Joakim, it is only Auriculas that, in some cases, require five fully open pips (flowers) for show purposes. Primula hybrids, Primroses and Polyanthus are judged purely on effect and form, and difficulty of cultivation for the former.
David Nicholson
in Devon, UK  Zone 9b
"Victims of satire who are overly defensive, who cry "foul" or just winge to high heaven, might take pause and consider what exactly it is that leaves them so sensitive, when they were happy with satire when they were on the side dishing it out"

mark smyth

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Re: Primula April 2007
« Reply #41 on: April 13, 2007, 09:33:42 PM »
I think I'm getting hooked on Primulas! I want the red one!

Here is one that from one year to the next I cant remember if it is P frondosa or farinosa. My past photos show it as both. What I do know is it is getting bigger and bigger
April 6th
April 11th
April 13th
Antrim, Northern Ireland Z8
www.snowdropinfo.com / www.marksgardenplants.com / www.saveourswifts.co.uk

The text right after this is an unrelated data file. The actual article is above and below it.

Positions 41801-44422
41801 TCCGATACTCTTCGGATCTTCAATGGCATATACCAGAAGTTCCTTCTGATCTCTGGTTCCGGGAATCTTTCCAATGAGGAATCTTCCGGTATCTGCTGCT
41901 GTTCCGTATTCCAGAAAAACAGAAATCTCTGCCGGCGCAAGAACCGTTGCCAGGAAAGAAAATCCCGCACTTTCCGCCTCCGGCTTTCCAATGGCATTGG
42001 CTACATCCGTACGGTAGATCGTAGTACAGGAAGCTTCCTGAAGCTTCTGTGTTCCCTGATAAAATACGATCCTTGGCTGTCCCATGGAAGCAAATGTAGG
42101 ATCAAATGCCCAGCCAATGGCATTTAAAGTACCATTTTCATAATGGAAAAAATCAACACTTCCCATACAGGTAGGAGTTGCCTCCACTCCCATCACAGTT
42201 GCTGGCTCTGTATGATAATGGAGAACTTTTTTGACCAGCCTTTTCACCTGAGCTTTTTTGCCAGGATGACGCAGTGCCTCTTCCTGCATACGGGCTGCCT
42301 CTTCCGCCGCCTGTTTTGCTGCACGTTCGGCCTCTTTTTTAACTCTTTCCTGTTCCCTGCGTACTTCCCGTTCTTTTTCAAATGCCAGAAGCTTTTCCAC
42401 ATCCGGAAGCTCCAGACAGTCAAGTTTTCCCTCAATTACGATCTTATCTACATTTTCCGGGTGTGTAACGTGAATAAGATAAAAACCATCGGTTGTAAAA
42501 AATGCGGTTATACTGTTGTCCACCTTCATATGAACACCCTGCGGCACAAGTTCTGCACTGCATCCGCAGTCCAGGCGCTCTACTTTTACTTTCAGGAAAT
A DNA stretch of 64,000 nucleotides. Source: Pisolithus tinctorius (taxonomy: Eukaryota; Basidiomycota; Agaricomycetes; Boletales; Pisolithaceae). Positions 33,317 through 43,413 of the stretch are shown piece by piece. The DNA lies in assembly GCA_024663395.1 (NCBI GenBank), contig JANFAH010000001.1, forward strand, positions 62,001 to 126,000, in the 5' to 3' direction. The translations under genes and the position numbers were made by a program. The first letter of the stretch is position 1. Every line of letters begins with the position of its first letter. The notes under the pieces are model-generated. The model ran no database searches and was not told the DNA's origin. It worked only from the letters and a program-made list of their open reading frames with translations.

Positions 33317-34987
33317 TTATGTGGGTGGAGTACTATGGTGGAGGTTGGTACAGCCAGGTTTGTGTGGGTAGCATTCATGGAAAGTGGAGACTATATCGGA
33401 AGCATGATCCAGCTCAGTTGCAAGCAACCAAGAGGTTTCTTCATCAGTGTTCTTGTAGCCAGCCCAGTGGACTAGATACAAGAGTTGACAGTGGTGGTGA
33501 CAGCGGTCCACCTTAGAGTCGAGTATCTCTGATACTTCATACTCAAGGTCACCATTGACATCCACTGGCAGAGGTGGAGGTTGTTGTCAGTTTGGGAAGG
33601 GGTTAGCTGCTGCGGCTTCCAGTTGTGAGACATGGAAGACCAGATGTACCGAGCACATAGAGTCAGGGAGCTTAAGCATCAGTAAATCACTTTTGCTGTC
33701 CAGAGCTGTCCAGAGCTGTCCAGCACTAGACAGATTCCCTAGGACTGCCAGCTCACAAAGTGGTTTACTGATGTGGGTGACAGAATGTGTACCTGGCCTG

When the swifts arrive empty the green house

All photos taken with a Canon 900T and 230

Luc Gilgemyn

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Re: Primula April 2007
« Reply #42 on: April 13, 2007, 09:40:11 PM »
I'm sure there will be specialists around pointing you out what ist is Mark - but whatever it is : it's a real beauty !
Luc Gilgemyn
Harelbeke - Belgium

David Nicholson

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Re: Primula April 2007
« Reply #43 on: April 13, 2007, 09:53:10 PM »
Probably frondosa but there aint a lotta difference!
David Nicholson
in Devon, UK  Zone 9b
"Victims of satire who are overly defensive, who cry "foul" or just winge to high heaven, might take pause and consider what exactly it is that leaves them so sensitive, when they were happy with satire when they were on the side dishing it out"

Joakim B

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Re: Primula April 2007
« Reply #44 on: April 13, 2007, 11:10:13 PM »
David
Thanks for clarifying. Could a better grown version of that be entered in a competision? With better I meen without the foliage being broken and generallt a bit nicer but still with no name and not much known heritage/parents. Can things be appreciaated just by being pretty? Not everyone might think this one is pretty and I doubt I will put it in any contest but it would be fun to know how it is done.
Kind regards
Joakim
Potting in Lund in Southern Sweden and Coimbra in the middle of Portugal as well as a hill side in central Hungary